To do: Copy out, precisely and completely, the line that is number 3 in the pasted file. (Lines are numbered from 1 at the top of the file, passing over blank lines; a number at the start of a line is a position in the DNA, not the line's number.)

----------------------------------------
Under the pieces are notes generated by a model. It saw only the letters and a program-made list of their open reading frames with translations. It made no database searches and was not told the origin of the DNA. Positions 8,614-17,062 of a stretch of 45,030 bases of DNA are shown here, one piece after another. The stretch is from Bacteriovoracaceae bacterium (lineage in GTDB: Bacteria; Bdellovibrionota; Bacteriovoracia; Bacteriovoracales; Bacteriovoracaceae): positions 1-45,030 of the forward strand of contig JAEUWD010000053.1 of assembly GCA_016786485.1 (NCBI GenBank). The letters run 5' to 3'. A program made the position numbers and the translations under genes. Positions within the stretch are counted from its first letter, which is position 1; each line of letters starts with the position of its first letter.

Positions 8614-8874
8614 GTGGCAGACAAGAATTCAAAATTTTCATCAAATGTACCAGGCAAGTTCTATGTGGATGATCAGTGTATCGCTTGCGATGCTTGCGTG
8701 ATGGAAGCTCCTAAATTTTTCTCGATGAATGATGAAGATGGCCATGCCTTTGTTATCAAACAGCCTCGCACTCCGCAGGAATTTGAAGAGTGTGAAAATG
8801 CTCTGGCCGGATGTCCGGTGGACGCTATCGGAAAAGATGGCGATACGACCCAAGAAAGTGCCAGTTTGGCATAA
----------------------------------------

8614 GTGGCAGACAAGAATTCAAAATTTTCATCAAATGTACCAGGCAAGTTCTATGTGGATGATCAGTGTATCGCTTGCGATGCTTGCGTG